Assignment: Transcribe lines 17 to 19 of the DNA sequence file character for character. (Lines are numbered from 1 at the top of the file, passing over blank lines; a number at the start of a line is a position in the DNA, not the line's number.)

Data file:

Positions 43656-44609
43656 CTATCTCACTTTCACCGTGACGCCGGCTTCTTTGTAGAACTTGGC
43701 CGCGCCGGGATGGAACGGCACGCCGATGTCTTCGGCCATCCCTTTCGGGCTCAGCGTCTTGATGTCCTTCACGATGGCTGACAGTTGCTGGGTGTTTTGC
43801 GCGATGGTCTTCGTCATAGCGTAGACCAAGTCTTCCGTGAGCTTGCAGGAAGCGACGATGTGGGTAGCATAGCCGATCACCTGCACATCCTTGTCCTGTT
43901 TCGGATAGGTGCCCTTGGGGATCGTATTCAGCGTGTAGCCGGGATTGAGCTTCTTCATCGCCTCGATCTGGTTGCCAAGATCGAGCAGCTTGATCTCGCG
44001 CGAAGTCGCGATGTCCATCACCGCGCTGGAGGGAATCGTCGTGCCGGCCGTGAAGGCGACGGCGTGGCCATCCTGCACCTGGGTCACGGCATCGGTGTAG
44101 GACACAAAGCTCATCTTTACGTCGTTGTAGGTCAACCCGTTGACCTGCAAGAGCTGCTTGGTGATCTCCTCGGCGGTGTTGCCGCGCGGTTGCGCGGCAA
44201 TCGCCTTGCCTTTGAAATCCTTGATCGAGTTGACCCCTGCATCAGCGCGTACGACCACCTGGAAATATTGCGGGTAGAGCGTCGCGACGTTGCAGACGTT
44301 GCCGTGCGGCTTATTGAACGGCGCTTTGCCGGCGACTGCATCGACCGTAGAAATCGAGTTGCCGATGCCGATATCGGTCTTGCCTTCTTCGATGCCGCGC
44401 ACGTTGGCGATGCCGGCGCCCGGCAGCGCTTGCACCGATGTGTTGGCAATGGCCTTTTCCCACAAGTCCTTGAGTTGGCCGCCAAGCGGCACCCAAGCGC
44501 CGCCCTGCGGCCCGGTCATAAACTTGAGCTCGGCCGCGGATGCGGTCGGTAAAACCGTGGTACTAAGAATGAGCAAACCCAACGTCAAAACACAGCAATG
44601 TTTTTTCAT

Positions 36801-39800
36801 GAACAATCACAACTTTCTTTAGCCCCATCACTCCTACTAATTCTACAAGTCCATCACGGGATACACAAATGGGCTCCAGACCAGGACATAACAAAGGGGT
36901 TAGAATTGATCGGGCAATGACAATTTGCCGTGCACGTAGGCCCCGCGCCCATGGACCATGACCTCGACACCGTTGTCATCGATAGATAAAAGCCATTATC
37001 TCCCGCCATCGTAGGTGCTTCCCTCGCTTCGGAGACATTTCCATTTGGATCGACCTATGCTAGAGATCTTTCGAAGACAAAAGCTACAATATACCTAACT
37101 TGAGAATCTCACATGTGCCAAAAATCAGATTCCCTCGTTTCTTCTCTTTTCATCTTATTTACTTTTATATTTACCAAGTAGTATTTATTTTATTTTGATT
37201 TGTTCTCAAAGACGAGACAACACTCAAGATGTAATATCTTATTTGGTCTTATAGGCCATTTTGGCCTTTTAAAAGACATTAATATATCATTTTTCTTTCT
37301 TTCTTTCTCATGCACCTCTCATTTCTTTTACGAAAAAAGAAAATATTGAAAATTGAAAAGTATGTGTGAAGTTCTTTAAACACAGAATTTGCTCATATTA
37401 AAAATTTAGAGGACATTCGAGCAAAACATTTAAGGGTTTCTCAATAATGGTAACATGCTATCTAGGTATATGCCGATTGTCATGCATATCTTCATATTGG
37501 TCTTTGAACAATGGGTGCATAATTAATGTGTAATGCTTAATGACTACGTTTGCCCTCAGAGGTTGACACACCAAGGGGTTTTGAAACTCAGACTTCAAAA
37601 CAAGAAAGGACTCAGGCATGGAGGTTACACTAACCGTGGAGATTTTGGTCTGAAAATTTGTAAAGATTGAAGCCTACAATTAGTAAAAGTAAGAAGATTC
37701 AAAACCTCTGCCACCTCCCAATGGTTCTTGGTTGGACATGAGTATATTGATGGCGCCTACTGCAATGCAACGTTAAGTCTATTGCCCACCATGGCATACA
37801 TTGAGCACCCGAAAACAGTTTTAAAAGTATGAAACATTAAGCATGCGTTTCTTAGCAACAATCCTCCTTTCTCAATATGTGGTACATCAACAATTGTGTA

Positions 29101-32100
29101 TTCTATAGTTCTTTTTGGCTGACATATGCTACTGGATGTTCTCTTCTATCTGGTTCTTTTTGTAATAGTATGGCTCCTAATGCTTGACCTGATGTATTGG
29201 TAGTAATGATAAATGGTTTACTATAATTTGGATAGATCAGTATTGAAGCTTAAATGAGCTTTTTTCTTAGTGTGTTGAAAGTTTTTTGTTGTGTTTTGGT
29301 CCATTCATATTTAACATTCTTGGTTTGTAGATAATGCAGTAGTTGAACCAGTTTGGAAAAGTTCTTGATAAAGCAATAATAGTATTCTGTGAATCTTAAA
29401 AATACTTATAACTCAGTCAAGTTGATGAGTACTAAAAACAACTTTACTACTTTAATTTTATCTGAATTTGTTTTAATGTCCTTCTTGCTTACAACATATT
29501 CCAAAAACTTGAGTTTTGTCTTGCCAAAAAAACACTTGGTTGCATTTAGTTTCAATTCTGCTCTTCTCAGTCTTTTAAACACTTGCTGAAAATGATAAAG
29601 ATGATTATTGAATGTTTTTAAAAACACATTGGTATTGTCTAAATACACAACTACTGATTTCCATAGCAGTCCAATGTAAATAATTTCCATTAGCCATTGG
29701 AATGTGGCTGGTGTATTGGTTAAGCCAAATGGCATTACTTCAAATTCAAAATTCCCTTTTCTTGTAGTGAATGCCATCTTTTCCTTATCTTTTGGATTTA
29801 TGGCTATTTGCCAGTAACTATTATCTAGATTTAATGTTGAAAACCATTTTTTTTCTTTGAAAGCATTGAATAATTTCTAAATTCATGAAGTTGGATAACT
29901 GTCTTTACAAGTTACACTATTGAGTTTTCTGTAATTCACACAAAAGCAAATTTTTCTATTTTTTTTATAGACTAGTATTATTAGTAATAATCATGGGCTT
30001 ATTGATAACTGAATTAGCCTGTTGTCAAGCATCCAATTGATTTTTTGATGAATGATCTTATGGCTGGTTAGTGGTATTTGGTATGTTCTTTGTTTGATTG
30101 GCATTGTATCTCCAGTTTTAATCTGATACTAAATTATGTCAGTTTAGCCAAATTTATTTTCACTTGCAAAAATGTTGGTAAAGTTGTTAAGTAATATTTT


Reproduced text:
37101 TGAGAATCTCACATGTGCCAAAAATCAGATTCCCTCGTTTCTTCTCTTTTCATCTTATTTACTTTTATATTTACCAAGTAGTATTTATTTTATTTTGATT
37201 TGTTCTCAAAGACGAGACAACACTCAAGATGTAATATCTTATTTGGTCTTATAGGCCATTTTGGCCTTTTAAAAGACATTAATATATCATTTTTCTTTCT
37301 TTCTTTCTCATGCACCTCTCATTTCTTTTACGAAAAAAGAAAATATTGAAAATTGAAAAGTATGTGTGAAGTTCTTTAAACACAGAATTTGCTCATATTA